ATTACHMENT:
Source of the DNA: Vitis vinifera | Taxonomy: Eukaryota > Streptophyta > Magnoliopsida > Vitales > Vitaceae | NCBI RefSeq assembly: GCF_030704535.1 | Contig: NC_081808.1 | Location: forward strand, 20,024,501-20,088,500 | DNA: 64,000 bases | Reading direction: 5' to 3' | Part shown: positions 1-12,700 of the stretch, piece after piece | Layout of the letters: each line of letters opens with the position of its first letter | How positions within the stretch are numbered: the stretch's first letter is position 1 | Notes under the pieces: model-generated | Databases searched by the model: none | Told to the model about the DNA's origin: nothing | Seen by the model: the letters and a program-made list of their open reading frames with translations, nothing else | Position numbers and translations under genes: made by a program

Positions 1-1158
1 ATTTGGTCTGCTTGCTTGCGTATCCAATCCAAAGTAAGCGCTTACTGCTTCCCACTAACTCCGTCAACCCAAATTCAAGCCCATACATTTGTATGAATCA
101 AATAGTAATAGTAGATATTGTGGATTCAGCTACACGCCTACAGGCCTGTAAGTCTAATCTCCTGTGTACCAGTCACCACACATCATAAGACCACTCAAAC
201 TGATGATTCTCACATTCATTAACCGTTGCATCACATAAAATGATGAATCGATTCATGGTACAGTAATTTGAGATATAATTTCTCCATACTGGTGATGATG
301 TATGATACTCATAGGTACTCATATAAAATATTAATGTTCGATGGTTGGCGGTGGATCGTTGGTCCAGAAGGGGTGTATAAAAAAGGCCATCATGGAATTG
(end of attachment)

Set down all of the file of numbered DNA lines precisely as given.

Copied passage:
Source of the DNA: Vitis vinifera | Taxonomy: Eukaryota > Streptophyta > Magnoliopsida > Vitales > Vitaceae | NCBI RefSeq assembly: GCF_030704535.1 | Contig: NC_081808.1 | Location: forward strand, 20,024,501-20,088,500 | DNA: 64,000 bases | Reading direction: 5' to 3' | Part shown: positions 1-12,700 of the stretch, piece after piece | Layout of the letters: each line of letters opens with the position of its first letter | How positions within the stretch are numbered: the stretch's first letter is position 1 | Notes under the pieces: model-generated | Databases searched by the model: none | Told to the model about the DNA's origin: nothing | Seen by the model: the letters and a program-made list of their open reading frames with translations, nothing else | Position numbers and translations under genes: made by a program

Positions 1-1158
1 ATTTGGTCTGCTTGCTTGCGTATCCAATCCAAAGTAAGCGCTTACTGCTTCCCACTAACTCCGTCAACCCAAATTCAAGCCCATACATTTGTATGAATCA
101 AATAGTAATAGTAGATATTGTGGATTCAGCTACACGCCTACAGGCCTGTAAGTCTAATCTCCTGTGTACCAGTCACCACACATCATAAGACCACTCAAAC
201 TGATGATTCTCACATTCATTAACCGTTGCATCACATAAAATGATGAATCGATTCATGGTACAGTAATTTGAGATATAATTTCTCCATACTGGTGATGATG
301 TATGATACTCATAGGTACTCATATAAAATATTAATGTTCGATGGTTGGCGGTGGATCGTTGGTCCAGAAGGGGTGTATAAAAAAGGCCATCATGGAATTG